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I am using db4o 8.0. The db4odatabase file size is 21MB. The database has following Objects in it.

User : There is 1 user in db.
PostedMessage : There are 10000 postedMessages in db.

I delete all 10000 PostedMessages. Then I try to defragment the db4o database. Following code is used for Defragmentation.

private void processDefrag() {
    try {
        String dbpath = "D:\\db4oDatabase";

        IdMapping mapping = new InMemoryIdMapping();
        //new DatabaseIdMapping(dbpath); //use this if heap overflows

        DefragmentConfig config = new DefragmentConfig(dbpath, dbpath+".bak", mapping);
        config.storedClassFilter(new AvailableClassFilter());
        config.forceBackupDelete(false);
        config.objectCommitFrequency(1000);
        Defragment.defrag(config);
        System.out.println("Defrag completed");

    } catch (IOException ex) {
        ex.printStackTrace();
    }
}

My expectation is that the db4oDatabase file size will go back to 21 Kb. And the db4oDatabase will still contain the 1 User object in it. However, after running the above code, the db4odatabase becomes completely empty. Why is it happening like that?

How can I avoid losing the other objects which were not deleted (in this case the 1 User object)? What is the right way of doing defragmentation on db4o database?

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I assume you will be defragmenting a much larger database as 21 MB of disk can cost as little as 0.2 cents. i.e. it wouldn't be worth it. –  Peter Lawrey Sep 10 '12 at 16:07
    
Does this code have access to the User class? I.e., if you call Class.forName("com.mypackage.User"); in this code with your User class' FQCN, will it throw an exception? –  Brian Sep 10 '12 at 16:29
    
@Peter: I am using 21 MB database during development i.e. just for testing purposes. During production, it is expected to reach more than 3 to 4 GB, or even larger. –  You Help Me Help You Sep 10 '12 at 16:43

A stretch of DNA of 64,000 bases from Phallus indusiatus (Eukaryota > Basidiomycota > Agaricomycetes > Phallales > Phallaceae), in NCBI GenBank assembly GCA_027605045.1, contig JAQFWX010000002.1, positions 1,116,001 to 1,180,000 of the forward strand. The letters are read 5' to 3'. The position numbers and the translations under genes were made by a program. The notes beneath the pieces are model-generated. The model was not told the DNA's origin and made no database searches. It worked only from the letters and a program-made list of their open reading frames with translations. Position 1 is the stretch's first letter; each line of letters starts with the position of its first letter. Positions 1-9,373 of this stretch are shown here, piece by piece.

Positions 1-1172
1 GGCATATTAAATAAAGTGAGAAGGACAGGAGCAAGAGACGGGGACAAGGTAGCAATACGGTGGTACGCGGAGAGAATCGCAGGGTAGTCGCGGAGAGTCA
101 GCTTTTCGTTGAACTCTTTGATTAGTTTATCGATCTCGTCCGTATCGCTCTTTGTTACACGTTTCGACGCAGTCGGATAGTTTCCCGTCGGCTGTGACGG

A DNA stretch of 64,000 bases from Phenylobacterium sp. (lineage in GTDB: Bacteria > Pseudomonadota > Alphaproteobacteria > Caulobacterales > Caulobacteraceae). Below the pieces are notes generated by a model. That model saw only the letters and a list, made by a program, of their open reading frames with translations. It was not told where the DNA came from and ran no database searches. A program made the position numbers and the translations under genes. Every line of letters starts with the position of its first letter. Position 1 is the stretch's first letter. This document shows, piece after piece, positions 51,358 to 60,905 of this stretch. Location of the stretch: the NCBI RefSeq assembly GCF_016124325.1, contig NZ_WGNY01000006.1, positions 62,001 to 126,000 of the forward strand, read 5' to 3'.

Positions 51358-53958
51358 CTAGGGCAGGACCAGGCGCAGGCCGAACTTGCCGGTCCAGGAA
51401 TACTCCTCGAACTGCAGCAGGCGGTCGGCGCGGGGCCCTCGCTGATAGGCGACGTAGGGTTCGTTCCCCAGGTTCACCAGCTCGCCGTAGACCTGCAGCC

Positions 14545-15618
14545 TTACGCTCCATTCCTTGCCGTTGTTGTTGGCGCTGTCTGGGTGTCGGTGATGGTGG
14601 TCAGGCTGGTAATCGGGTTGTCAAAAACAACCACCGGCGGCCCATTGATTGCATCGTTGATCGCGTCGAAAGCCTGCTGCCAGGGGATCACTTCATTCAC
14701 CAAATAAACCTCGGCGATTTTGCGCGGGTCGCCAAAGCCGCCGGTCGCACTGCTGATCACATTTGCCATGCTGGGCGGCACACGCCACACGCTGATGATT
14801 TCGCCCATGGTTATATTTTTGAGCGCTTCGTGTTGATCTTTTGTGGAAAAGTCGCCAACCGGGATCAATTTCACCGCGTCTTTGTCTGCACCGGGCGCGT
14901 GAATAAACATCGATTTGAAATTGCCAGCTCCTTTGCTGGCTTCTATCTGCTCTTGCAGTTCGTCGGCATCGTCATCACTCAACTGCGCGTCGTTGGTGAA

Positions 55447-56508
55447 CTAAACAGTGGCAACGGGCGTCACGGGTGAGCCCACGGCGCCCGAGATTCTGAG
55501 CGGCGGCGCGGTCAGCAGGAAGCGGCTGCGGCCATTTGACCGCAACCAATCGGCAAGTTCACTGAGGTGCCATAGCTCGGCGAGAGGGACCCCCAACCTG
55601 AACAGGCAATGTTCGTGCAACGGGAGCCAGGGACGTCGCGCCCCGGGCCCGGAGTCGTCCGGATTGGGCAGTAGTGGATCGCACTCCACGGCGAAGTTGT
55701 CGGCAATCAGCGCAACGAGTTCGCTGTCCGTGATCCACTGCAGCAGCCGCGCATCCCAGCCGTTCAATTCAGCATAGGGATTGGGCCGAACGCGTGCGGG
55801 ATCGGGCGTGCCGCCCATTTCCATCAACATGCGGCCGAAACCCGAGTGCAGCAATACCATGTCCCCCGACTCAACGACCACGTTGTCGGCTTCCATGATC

@Brian: My code has access to the User class. It would not throw an exception. –  You Help Me Help You Sep 10 '12 at 16:44
    
That's different. 4 GB can cost 40 cents. ;) –  Peter Lawrey Sep 10 '12 at 16:46

3 Answers 3

up vote 2 down vote accepted

If it's not accepting the class because it can't find it, you might try writing a StoredClassFilter of your own that just accepts all StoredClass objects.

public class AcceptAllClassFilter implements StoredClassFilter {

    @Override
    public boolean accept(StoredClass storedClass) {
        return true;
    }
}

Then:

config.storedClassFilter(new AcceptAllClassFilter());

This will work unless the defrag process just deletes everything without a StoredClass automatically. If this is the case, we may need to figure out why the User class doesn't have a corresponding StoredClass instance for the container.

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public static void printStoredClasses(ObjectContainer db) {
    StoredClass[] storedClasses = db.ext().storedClasses();
    for (StoredClass sc : storedClasses) {
        try {        
            Class<?> c = Class.forName(sc.getName());
            DebugMessagePrinter.print(c.getName());
        } catch (ClassNotFoundException ex) {
            ex.printStackTrace();
        }
    }
}

I used the above method to print the stored classes. And as Brian guessed it, for some reason, it did not print the User and PostedMessage class names. That implies that it is not able to see those classes in the db4o database file.

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Finally, with the help of Brian's AcceptAllFilter class, I could successfully defrag the db4oDatabase file. The size reduced to 12MB from 21 MB. The working method is shown below.

private void process() {
    try {
        String dbpath = "D:\\db4oDatabase";
        printStoredClassNames(dbpath);

        IdMapping mapping = new InMemoryIdMapping();
        //new DatabaseIdMapping(dbpath); //use this if heap overflows

        DefragmentConfig config = new DefragmentConfig(dbpath, dbpath+".bak2", mapping);
        config.storedClassFilter(new AcceptAllClassFilter());
        config.forceBackupDelete(false);
        config.objectCommitFrequency(1000);
        config.db4oConfig().add(new UuidSupport());
        Defragment.defrag(config);
        System.out.println("Defrag completed" + t.s());

    } catch (IOException ex) {
        ex.printStackTrace();
    }
}

Btw, the defragmentation does not seem to be doing its job at its best. After deleting 10000 PostedMessage objects, the database contained only the 1 User Object. I would expect the database file size to be in KBs.

But, as they say, something is better than nothing. With this some amount of success, I will keep the search for better defragmeentation on. if I happen to get better results, I will post em here.

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